Etgar Keret, writer
Asaf Hanuka, artist
Alternative Comics, 2006
Now this is kind of weird–here’s a comic I appreciate almost purely on a plot level. Adapted from the short prose story of the same name by Keret, Pizzeria Kamikaze is hamstrung by its bland, depthless characters, the sort of twentysomethings cartoonists use to show how boring and purposeless life is for twentysomethings. The flickers of difference that some of them display frequently just flicker out due to storytelling inconsistency–asshole party-boy Uzi’s sweet fondness for his family, for example, is demonstrated through repeated calls to them during his and main character Mordy’s road trip, until at a later point he apparently forgets about them entirely. Meanwhile, Hanuka’s silvertoned black and white art is easy enough on the eyes but more functional than anything else. And in terms of the high concept–the afterlife for suicides is pretty much like the regular world, except maybe even more aimless and dull–certain aspects took me out of the story as much as pulled me in. (If everyone bears the marks of their method of self-destruction, shouldn’t the suicide bombers be a lot more fucked up? Shouldn’t Uzi’s musician friend Kurt have a giant fucking shotgun hole in his head?) If there’s some sort of “inner meaning or ‘message,'” to quote Tolkien, it’s not a particularly powerful one. (Life can devolve into rote and routine, didn’t you know? Young men can invest all sorts of their own issues into an idealized female who inevitably fails to warrant such objectifying devotion, also.)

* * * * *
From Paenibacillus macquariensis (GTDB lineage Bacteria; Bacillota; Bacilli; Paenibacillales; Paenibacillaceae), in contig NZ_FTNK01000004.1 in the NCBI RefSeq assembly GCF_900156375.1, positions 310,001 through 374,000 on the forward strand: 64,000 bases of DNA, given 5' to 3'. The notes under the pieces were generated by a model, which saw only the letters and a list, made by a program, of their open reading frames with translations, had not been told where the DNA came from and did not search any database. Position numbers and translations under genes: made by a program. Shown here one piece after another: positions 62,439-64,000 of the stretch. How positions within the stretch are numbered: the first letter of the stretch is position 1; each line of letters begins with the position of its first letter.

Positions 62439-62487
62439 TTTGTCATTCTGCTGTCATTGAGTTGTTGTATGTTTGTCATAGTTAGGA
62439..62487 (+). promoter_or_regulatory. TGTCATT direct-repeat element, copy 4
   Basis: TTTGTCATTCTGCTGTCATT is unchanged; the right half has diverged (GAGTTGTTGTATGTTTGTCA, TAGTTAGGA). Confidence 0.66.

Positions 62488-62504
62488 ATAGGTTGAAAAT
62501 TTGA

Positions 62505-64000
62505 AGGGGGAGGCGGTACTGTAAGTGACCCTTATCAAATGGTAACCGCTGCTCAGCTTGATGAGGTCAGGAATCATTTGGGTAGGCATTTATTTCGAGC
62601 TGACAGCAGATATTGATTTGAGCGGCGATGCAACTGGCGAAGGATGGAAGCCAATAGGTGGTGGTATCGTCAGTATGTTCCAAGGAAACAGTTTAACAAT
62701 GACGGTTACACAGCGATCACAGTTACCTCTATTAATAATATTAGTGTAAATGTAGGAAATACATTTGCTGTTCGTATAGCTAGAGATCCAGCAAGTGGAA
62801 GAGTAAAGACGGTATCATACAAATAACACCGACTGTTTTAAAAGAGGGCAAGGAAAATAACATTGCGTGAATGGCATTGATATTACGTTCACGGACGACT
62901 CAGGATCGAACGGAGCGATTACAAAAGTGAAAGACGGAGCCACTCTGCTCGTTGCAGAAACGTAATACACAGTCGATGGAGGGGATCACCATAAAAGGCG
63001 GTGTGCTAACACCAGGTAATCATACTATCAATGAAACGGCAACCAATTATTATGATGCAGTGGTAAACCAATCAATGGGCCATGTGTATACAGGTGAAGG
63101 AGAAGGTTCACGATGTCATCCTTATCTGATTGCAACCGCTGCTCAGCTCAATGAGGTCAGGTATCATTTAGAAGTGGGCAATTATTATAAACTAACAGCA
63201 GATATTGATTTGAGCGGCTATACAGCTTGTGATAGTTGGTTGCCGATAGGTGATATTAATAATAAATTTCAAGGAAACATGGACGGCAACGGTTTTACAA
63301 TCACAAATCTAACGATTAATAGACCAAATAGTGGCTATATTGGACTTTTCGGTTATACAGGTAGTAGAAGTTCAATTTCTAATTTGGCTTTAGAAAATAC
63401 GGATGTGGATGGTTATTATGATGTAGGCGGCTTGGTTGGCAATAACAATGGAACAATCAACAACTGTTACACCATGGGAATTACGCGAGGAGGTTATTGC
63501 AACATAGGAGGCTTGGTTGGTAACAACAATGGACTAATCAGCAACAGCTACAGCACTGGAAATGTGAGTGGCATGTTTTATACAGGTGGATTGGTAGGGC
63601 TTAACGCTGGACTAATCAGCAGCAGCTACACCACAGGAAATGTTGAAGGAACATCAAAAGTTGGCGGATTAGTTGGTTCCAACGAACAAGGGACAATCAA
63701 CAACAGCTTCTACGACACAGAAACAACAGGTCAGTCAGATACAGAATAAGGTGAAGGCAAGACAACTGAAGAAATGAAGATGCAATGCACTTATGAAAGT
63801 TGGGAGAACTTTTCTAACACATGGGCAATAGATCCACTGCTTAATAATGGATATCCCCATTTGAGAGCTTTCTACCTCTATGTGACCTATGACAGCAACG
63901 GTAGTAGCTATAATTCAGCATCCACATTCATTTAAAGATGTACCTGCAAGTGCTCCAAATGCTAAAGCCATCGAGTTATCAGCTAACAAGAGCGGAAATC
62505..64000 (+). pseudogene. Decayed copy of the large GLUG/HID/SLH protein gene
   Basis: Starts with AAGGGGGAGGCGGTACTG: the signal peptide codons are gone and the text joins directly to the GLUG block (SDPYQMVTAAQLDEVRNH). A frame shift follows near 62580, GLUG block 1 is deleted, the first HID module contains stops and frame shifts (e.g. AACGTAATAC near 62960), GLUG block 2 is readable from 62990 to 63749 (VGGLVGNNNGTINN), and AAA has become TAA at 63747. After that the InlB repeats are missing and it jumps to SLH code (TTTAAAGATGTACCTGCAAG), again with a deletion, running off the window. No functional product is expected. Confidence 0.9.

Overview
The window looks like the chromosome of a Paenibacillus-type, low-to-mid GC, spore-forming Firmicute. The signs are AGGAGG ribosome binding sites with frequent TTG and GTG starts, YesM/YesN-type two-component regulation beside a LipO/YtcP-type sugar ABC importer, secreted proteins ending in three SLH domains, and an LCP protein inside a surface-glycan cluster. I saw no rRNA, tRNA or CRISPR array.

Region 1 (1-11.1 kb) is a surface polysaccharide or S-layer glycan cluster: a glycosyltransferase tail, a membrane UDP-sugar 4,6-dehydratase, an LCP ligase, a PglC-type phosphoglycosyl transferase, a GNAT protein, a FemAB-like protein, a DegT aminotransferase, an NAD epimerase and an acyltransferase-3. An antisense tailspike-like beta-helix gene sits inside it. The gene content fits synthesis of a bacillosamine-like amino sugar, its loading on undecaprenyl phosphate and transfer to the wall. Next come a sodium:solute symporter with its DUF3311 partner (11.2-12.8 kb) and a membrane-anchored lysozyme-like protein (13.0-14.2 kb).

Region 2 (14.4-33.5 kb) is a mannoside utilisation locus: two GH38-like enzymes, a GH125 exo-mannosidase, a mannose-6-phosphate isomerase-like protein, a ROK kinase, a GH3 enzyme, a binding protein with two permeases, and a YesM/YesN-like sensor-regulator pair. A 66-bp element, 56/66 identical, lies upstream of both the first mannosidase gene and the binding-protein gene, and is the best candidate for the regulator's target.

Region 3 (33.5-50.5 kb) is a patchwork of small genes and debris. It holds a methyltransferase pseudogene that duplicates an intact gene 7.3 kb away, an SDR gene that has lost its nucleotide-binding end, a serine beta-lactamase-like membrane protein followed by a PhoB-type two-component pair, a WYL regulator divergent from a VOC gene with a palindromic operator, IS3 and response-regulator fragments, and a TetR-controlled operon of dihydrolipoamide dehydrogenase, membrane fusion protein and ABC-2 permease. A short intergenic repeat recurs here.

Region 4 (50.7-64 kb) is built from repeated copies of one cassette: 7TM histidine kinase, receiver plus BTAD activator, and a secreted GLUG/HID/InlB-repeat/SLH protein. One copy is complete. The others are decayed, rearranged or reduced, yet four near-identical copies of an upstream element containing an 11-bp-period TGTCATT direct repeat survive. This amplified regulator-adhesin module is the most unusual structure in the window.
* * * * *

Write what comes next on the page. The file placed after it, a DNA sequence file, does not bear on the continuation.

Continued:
But the book’s relentlessly deadpan tone pays off when the story takes a turn into left field during the final act. Within fairly short order the main character relationships are upended (mostly in amusingly vicious ways) and the world-building expands in an unexpected and refreshingly sudden fashion. What seemed like an exercise in seen-it-all-before ennui suddenly perks up, plotwise, and in the process becomes a more judgmental and therefore more punchy (and more entertaining) little tale. It’s still on the slight side–it really does feel more like a short story than a graphic novel–but that ending is a hoot.